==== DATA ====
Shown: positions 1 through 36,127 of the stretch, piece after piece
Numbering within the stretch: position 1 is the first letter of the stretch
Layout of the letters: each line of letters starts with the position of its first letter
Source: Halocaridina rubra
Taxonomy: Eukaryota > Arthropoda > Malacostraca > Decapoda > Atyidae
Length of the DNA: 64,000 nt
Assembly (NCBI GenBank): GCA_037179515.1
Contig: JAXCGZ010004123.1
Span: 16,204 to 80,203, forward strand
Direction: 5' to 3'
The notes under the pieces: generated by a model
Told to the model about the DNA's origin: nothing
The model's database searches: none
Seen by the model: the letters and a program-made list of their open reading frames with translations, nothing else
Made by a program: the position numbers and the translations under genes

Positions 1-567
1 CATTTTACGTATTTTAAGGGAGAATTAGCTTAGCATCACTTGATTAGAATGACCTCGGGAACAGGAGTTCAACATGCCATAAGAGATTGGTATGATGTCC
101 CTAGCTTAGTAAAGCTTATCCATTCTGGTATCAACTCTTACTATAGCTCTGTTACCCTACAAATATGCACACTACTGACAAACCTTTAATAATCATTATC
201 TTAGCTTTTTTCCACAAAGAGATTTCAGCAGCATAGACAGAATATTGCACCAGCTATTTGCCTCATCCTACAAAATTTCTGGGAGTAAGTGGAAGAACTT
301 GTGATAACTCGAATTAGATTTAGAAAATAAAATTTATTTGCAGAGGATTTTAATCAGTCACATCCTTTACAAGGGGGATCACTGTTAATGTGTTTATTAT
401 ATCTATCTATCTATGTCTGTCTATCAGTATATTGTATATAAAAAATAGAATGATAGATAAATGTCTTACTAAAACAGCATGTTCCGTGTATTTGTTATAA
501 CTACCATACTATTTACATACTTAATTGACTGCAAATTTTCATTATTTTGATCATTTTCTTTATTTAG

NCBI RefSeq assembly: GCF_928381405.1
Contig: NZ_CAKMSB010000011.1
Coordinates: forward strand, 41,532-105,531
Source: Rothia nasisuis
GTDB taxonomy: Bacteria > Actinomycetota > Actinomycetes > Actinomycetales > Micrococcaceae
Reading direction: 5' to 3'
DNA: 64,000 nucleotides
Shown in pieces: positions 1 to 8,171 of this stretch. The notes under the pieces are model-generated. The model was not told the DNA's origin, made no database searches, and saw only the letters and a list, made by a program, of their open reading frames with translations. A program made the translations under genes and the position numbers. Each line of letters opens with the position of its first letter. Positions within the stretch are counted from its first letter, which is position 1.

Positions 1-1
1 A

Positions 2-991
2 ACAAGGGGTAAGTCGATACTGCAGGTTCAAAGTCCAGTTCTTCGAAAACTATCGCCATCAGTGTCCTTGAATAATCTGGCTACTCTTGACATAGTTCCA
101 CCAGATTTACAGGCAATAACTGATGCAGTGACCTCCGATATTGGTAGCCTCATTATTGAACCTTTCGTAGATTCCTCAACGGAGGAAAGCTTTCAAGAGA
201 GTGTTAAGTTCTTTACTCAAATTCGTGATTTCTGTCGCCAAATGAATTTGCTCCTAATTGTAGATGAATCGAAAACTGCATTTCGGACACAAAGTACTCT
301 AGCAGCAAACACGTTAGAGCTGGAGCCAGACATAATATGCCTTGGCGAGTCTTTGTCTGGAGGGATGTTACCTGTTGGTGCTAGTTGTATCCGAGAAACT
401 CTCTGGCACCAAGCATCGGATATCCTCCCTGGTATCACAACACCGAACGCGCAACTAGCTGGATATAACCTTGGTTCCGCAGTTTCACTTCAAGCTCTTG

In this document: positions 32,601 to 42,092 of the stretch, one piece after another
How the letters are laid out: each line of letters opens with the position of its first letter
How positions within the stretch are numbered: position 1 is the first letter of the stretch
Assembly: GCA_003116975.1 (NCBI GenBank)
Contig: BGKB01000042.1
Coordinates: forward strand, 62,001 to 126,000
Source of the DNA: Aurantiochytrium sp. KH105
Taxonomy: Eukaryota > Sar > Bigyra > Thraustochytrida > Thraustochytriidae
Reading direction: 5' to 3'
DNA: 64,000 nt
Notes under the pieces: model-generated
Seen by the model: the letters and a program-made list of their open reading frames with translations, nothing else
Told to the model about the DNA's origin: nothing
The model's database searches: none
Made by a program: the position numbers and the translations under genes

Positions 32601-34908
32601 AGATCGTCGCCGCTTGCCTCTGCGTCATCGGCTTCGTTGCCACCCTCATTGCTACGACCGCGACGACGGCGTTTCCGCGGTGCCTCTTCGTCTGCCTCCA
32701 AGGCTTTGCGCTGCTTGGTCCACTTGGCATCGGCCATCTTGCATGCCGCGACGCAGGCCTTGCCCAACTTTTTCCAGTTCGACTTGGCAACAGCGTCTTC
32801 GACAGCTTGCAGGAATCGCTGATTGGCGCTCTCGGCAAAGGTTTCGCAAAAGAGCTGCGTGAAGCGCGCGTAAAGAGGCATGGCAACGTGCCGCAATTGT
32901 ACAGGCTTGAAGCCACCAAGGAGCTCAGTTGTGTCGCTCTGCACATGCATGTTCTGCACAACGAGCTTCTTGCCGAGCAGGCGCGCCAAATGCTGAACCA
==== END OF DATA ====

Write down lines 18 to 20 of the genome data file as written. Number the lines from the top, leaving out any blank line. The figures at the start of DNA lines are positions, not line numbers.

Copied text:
101 CTAGCTTAGTAAAGCTTATCCATTCTGGTATCAACTCTTACTATAGCTCTGTTACCCTACAAATATGCACACTACTGACAAACCTTTAATAATCATTATC
201 TTAGCTTTTTTCCACAAAGAGATTTCAGCAGCATAGACAGAATATTGCACCAGCTATTTGCCTCATCCTACAAAATTTCTGGGAGTAAGTGGAAGAACTT
301 GTGATAACTCGAATTAGATTTAGAAAATAAAATTTATTTGCAGAGGATTTTAATCAGTCACATCCTTTACAAGGGGGATCACTGTTAATGTGTTTATTAT